(WASHINGTON, DC) April 21, 2022—On April 27, 200 veterinary professionals will meet with senators, representatives, and their staffs to highlight the importance of legislation that will help increase access to veterinary services in rural areas and reduce the spread of diseases that pose a threat to animal and public health.
As part of the American Veterinary Medical Association’s (AVMA) annual legislative fly-in, attendees who represent 48 states and 20 veterinary schools will educate congressional offices about the need to pass the Veterinary Medicine Loan Repayment Program (VMLRP) Enhancement Act and the Healthy Dog Importation Act.
“The veterinary community stands united in advocating for Congress to help alleviate Veterinarian Shortage Situations in rural areas by assisting with the significant obstacle of student debt, and to ensure that dogs entering the country are healthy, thus reducing the potential for the spread of diseases that can endanger animal and public health,” said Dr. Jose Arce, AVMA President. “Expanding the VMLRP means increased access to veterinary services for rural populations across the country and strengthening dog importation standards will decrease the chances of future disease outbreaks from the more than 1.2 million dogs imported into the US each year. As veterinary constituents, we look forward to educating Congress about how vital the VMLRP Enhancement Act is to maintaining vibrant rural communities and the importance of strengthening our nation’s animal and public health infrastructure by passing the Healthy Dog Importation Act.”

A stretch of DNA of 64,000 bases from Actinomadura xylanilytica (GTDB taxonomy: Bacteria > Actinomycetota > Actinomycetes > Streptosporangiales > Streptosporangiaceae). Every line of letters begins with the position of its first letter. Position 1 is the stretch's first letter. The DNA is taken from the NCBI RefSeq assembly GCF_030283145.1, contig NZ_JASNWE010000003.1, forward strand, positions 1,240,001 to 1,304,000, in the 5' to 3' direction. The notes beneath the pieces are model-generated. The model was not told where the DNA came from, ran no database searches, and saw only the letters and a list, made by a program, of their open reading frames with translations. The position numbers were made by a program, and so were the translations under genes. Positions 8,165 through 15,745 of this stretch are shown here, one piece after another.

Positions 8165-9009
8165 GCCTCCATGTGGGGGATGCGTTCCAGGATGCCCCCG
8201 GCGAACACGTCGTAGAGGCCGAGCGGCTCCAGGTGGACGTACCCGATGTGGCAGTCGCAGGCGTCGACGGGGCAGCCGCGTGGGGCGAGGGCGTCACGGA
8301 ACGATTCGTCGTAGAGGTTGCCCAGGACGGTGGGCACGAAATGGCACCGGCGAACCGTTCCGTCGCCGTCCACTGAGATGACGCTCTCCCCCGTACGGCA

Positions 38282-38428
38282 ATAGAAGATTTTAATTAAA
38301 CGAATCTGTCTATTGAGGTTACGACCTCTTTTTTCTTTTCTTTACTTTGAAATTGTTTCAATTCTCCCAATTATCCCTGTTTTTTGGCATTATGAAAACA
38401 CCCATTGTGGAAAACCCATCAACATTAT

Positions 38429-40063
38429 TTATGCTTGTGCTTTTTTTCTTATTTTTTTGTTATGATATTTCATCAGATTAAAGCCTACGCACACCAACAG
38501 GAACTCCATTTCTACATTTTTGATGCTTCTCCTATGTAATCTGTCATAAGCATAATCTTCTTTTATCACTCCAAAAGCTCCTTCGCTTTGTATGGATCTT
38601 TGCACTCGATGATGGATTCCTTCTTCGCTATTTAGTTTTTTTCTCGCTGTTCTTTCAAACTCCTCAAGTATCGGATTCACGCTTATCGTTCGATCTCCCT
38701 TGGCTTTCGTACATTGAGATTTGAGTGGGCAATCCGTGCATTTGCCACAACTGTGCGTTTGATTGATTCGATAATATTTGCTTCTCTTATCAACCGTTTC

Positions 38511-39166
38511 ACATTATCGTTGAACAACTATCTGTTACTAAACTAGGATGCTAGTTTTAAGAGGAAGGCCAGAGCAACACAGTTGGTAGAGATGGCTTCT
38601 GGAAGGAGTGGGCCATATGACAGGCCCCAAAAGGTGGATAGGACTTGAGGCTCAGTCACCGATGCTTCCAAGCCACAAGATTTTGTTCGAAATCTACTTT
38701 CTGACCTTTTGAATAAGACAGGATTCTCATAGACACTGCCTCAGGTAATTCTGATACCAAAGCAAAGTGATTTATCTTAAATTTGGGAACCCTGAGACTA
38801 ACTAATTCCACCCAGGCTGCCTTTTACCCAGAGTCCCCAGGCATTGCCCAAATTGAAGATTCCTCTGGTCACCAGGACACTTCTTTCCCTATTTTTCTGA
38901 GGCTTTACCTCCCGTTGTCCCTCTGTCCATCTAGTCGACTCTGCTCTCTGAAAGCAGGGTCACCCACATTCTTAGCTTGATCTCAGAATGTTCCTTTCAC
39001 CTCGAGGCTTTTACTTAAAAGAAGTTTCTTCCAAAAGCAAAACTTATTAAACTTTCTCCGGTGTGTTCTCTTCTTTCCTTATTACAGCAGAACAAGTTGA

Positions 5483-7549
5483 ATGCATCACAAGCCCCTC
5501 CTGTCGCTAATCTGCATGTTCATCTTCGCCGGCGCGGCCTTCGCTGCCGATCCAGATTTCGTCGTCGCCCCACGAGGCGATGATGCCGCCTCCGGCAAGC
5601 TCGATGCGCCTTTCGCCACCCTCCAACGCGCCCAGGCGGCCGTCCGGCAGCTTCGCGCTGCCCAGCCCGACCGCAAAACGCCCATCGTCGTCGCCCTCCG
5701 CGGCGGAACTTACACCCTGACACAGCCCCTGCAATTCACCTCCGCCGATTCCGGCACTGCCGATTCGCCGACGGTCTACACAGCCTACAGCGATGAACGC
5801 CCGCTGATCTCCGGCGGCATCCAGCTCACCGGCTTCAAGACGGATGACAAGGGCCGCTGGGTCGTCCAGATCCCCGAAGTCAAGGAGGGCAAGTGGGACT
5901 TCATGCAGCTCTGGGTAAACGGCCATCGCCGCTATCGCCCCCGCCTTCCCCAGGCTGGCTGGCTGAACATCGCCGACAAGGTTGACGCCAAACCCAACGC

The AVMA-endorsed VMLRP Enhancement Act would end federal taxation on VMLRP awards, thus enabling more veterinarians to participate in a program that offers up to $25,000 a year for student loan repayment in exchange for service in US Department of Agriculture (USDA)-designated veterinarian shortage situations. This would make the tax treatment of the awards the same as for the analogous program for physicians. Under the AVMA-championed Healthy Dog Importation Act, the USDA and other federal agencies would receive the necessary resources to monitor and safeguard the health of dogs being brought into the US, while ensuring they do not endanger animal and human health.
Co-chairs of the Congressional Veterinary Medicine Caucus, Reps. Kurt Schrader (D-Ore.) and Dusty Johnson (RS.D.), issued the following statements:
“As the only veterinarian serving in Congress, I take issues of animal health and safety very seriously. I am proud to serve as co-chair of the Congressional Veterinary Medicine Caucus and will continue to champion efforts aimed at the health, welfare, and protection of animals,” said Rep. Schrader. “I appreciate the work that AVMA is doing and looking forward to meeting with them and other veterinary professionals during this year’s fly-in to discuss the importance of expanding access to veterinary services, mitigating the spread of zoonotic diseases, and working to get our bipartisan legislation, the Healthy Dog Importation Act, across the finish line.”
“The USDA continues to face a rural veterinarian shortage—we need a strong veterinary industry to ensure the health of livestock and pets across America,” said Rep. Johnson. “I’m grateful for the AVMA’s focus on animal health and dedication to veterinary services in rural states like South Dakota.”
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